Book Review: A Man Called Ove by Fredrik Backman

“Death is a strange thing. People live their whole lives as if it does not exist, and yet it’s often one of the great motivations for living. Some of us, in time, become so conscious of it that we live harder, more obstinately, with more fury. Some need its constant presence to even be aware of its antithesis. Others become so preoccupied with it that they go into the waiting room long before it has announced its arrival. We fear it, yet most of us fear more than anything that it may take someone other than ourselves. For the greatest fear of death is always that it will pass us by. And leave us there alone.”

Fredrik Backman, A Man Called Ove

Title: A Man Called Ove
Author: Fredrik Backman
Genre: Contemporary Fiction
Length: 9 hrs, 13 mins (Audiobook)
Published: August 27th, 2012

My Rating: ★★★★¼
Read: 3/14/2023 – 3/17/2023


I had high hopes for this book after reading Anxious People and I was not disappointed. Fredrik Backman’s writing is so relatably human, managing to find humor in some of the darkest areas of our lives.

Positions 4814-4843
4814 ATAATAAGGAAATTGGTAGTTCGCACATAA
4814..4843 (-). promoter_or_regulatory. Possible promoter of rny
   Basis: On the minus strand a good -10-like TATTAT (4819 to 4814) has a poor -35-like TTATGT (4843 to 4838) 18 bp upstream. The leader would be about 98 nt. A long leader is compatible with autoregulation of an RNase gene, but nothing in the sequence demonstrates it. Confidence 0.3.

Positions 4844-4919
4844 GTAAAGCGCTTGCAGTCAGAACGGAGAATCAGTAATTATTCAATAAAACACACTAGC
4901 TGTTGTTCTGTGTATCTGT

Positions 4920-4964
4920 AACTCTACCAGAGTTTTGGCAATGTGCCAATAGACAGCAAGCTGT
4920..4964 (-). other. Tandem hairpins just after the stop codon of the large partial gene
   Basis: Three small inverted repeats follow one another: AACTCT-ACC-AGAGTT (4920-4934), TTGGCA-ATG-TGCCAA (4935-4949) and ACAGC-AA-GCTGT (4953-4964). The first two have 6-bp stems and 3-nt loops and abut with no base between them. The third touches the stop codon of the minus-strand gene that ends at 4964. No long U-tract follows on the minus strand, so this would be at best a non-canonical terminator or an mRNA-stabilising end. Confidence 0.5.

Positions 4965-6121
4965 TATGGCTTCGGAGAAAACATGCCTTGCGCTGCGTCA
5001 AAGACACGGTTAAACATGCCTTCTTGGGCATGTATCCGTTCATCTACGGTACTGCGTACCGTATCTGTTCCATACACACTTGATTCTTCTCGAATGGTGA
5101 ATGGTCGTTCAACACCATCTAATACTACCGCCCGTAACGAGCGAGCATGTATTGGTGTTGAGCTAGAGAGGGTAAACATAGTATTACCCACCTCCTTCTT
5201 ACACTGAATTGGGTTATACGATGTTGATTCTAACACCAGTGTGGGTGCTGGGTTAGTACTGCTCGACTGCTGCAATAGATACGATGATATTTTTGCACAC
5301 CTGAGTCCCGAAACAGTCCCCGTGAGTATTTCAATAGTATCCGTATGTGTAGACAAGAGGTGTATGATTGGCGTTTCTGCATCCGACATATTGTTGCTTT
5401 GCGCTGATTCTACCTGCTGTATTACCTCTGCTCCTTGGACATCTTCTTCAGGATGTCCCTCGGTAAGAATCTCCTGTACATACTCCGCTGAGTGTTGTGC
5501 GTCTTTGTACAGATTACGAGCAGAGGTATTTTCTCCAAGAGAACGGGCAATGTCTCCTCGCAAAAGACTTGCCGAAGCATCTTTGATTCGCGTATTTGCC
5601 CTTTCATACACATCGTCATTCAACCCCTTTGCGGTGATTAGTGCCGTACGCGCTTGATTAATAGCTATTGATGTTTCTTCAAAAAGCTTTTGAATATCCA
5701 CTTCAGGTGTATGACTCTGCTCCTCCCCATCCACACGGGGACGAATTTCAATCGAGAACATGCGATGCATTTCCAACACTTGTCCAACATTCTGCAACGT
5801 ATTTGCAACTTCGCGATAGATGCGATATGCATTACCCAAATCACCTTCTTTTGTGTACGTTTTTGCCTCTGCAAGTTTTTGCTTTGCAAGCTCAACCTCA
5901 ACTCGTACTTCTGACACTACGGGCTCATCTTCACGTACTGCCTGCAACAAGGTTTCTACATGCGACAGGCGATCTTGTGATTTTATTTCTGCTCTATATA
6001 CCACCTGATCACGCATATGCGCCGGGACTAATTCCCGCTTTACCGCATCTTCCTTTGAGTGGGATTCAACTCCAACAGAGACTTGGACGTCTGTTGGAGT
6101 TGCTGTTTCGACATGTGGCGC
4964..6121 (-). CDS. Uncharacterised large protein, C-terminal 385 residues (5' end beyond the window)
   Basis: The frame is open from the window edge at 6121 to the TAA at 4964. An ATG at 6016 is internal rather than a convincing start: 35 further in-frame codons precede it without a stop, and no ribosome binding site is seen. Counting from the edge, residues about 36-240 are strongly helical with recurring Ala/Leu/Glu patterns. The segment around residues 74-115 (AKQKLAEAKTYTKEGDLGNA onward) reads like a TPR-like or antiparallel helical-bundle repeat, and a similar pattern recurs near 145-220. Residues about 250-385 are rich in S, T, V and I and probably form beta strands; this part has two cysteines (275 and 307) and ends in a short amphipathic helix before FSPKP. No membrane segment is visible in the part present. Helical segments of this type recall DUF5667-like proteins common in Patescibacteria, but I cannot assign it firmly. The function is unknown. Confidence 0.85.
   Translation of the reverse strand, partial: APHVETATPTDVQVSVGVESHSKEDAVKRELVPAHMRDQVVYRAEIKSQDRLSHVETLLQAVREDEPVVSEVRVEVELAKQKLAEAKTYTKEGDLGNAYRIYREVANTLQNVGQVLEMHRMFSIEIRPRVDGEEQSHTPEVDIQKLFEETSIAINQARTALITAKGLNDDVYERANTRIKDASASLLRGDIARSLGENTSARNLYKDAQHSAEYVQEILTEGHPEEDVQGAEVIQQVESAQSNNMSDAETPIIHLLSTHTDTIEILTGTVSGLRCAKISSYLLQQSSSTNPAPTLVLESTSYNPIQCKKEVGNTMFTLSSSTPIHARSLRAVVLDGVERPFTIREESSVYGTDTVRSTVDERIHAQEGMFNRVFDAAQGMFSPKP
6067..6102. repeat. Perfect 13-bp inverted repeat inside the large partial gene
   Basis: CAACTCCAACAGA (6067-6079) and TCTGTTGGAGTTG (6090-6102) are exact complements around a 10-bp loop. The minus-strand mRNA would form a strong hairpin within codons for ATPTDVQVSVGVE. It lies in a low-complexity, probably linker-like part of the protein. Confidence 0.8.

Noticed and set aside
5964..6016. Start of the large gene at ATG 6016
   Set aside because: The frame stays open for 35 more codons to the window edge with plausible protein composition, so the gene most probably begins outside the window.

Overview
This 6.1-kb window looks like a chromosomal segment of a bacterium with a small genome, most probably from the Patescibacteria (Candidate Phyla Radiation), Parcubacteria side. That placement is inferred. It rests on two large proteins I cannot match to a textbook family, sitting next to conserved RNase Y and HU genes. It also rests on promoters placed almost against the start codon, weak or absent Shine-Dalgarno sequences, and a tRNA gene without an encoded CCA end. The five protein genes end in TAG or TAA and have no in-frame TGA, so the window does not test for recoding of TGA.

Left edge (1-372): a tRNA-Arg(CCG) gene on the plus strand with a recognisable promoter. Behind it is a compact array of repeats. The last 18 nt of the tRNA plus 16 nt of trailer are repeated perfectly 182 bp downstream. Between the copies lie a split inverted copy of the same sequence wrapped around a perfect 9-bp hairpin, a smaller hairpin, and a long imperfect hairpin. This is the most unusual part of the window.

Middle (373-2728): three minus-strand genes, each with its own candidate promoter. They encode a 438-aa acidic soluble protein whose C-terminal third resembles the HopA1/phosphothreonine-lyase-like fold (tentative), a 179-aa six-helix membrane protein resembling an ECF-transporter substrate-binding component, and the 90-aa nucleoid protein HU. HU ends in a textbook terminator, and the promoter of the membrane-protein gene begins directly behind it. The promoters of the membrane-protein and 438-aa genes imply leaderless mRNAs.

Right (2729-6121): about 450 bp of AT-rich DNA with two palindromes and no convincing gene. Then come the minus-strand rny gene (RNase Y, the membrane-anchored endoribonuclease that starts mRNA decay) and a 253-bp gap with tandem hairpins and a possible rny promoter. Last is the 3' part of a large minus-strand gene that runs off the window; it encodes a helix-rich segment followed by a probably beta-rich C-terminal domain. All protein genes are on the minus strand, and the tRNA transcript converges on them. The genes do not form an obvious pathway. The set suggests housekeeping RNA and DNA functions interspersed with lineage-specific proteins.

On the surface, Ove appears to be nothing more than a cranky old man. Beneath that gruff exterior is a  wounded and lonely old man. When new neighbors move in, he finds himself suddenly surrounded by people despite his efforts to maintain his isolation. 

I had to read this in a hurry because my library has waitlists on multiple copies, so I’m not sure if because of this I found it dragged a lot in the beginning. By the middle, it began to pick up though I can’t say the pace changed much overall. It’s one I would have preferred to read slowly. Still, I enjoyed it a lot.

Likes & Dislikes:

What I liked:

  • Character-driven story.
  • Extremely lovable characters.
  • Humanistic.

What I didn’t like:

  • Slow to start, making it a little difficult to get into it.
  • Some of the things involving the cat.


I regret not starting this as soon as my loan came through. It unfortunately came during a busy month. I may purchase a copy so I can go back to it when I have more time. There are a lot of highlightable lines in here, too.

Where to buy the book:

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